Barking Alien has been talking Trek this month and I've mostly kept my comments there but he hit a pressure point with this post and as my typing continued I decided that it belonged as a full-blown post here more than as a simple comment there.
I was fortunate enough to have the experience described in his entry - pretty much everything we did in the FASA Trek RPG was one long campaign. I rolled up a command officer and pretty quickly took command of the U.S.S. Lexington NCC-1709. That was pretty soon after the game was released, so call it 1982. We ran all over the Federation dealing with everything from Gorns to Orions to Klingons. We played through a few published adventures but it was mostly the GM's own ideas. We might go for several months without playing Trek, and then come back to it, then move on. Our friends made characters, lost characters, brought in new ones - looking back it was a lot like what I think that kind of life would be. My character was about the only constant, though our Vulcan chief engineer was around for most of the campaign too.
Eventually The Lex was used to test out an experimental sensor system which included fire control system upgrades as well. I think the original intent was to be more effective against Romulan cloaked ships (this was before Klingons were cloaking all the time) but we didn't go that route. We ended up in a tremendous fight against a Klingon task force - I don't remember the reason behind the fight but it was a big deal in the campaign universe - and though she survived the ship was in bad shape ("damn - we lived but look at this damage!") and was going to need a complete refit. This meant an upgrade to Enterprise class ("Yes!") and during the refit time we were sent out on some intelligence type missions using a Mission class courier (that was in the basic game, I think).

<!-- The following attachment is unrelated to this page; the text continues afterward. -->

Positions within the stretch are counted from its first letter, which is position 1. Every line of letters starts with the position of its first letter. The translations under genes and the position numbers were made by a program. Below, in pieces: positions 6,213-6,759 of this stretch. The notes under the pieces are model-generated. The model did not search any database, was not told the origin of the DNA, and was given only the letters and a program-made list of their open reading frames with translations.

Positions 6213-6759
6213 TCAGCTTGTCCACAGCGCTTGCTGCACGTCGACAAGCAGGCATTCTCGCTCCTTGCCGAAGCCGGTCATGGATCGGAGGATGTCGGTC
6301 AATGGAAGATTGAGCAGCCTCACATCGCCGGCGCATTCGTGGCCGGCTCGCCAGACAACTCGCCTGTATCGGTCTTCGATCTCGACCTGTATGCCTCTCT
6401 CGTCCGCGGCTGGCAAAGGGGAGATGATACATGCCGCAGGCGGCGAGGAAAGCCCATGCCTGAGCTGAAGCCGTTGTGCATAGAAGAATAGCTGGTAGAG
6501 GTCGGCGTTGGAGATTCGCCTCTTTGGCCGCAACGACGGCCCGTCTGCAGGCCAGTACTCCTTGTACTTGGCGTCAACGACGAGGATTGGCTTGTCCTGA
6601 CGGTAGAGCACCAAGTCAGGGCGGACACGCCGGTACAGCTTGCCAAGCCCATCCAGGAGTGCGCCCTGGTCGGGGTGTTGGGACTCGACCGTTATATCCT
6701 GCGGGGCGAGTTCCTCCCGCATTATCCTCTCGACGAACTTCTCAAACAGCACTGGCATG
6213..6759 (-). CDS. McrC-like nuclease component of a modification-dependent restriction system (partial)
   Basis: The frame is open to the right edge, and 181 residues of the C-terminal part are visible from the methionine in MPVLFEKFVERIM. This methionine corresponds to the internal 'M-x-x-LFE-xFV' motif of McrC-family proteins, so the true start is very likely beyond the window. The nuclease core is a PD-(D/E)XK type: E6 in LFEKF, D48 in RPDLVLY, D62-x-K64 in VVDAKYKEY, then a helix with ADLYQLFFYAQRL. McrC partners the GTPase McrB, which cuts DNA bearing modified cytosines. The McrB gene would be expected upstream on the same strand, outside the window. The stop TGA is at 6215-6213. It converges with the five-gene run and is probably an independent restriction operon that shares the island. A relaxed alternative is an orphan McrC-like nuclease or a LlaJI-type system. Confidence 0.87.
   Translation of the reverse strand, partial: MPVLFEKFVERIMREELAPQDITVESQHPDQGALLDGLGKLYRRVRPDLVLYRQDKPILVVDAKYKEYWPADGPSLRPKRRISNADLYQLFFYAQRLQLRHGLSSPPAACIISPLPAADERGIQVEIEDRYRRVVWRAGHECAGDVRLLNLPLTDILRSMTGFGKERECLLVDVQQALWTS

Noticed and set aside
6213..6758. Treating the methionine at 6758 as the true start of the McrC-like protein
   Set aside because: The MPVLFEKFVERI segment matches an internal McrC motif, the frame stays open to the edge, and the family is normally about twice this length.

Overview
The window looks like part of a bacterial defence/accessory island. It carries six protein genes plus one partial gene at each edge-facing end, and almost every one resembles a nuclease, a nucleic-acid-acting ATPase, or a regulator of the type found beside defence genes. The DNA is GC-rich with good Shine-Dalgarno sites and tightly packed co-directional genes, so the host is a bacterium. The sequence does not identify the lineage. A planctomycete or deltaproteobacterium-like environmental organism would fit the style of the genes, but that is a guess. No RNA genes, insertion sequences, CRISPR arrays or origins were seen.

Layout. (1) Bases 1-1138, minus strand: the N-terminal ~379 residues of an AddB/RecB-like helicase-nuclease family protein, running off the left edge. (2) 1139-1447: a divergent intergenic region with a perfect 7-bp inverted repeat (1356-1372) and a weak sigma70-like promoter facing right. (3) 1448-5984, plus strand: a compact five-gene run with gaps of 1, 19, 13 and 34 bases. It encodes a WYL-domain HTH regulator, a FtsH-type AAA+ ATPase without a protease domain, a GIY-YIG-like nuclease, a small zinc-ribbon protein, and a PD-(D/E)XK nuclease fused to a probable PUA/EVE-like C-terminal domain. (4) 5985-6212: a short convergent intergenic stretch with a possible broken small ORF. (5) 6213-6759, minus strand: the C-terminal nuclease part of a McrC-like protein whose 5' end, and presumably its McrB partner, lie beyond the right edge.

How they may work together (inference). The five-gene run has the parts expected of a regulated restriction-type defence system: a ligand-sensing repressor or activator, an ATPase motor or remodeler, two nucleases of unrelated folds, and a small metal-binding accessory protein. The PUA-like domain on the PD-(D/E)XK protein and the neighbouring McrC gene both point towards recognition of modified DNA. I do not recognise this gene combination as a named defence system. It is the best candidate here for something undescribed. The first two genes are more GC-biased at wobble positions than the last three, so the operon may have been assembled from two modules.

The Mission was a fun little ship, more like a runabout than a "real" ship, but we focused on sneaky planetary adventures and had some fun. I'm pretty sure we were captured at least twice and had to escape. We knew the ship was temporary and our lack of attachment to it should be evident from my inability to remember its name.
We were all thrilled when the Lexington went back into service and our first mission, much like our first one ever, was to deal with a Gorn problem and the Lex quickly showed a couple of Gorn Battleships exactly what the pecking order was in this part of the galaxy. We later got involved with the Romulans and had to deal with competition more on our own level.
That campaign ran from about 1982 to about 1988 or so and the ship was always a big part of the "status" - ship good then "party" good. Ship torn up then there's a bunch of tension in the air. Awesome ship in drydock to get even more awesome = happy but stuck with crappy temp ship - no more smack-talking the local D-7 captains. Several of us were serious gear-heads back then so ship stats were something we pretty much had memorized anyway so keeping the hardware together was a high priority.
I have to say that looking back I was as happy with this campaign style, and this ship, and this arrangement for player participation as I have been with any of them. There was no set schedule and no set group of players. The GM came up with an idea, figured out who could play and when, and off we went. If you had a character, they were there. If you did not, then roll one up and they were newly-assigned to the ship. Prominent characters whose players were not available were working on other things or might even be on shore leave.
As far as the campaign itself we never decided that we were going to do things that way - it was just assumed that if we played Trek it was as the crew of the Lexington. The game wasn't tied to a particular character, or a particular group of specific characters. It wasn't even the 430 crewmen of the Lexington, because some of them might have moved on and some new ones might have joined since the last adventure, but setting it on a ship somehow gave the whole thing a continuity that a lot of other games lack.
I think it's a model that would work very well in the modern grown-ups-with-kids-and-jobs environment that many of us find ourselves in now. There's a touch of the open-table approach in there as well and it would be easy to make that a formal part of it without going to a full West Marches sandbox campaign, keeping the more traditional mission/episode style approach but still being able to accommodate a random-access player base and having a sense of continuity that makes it a memorable campaign years later.
Thanks for walking me down this road again BA, it's been awhile since I've thought about this aspect of it.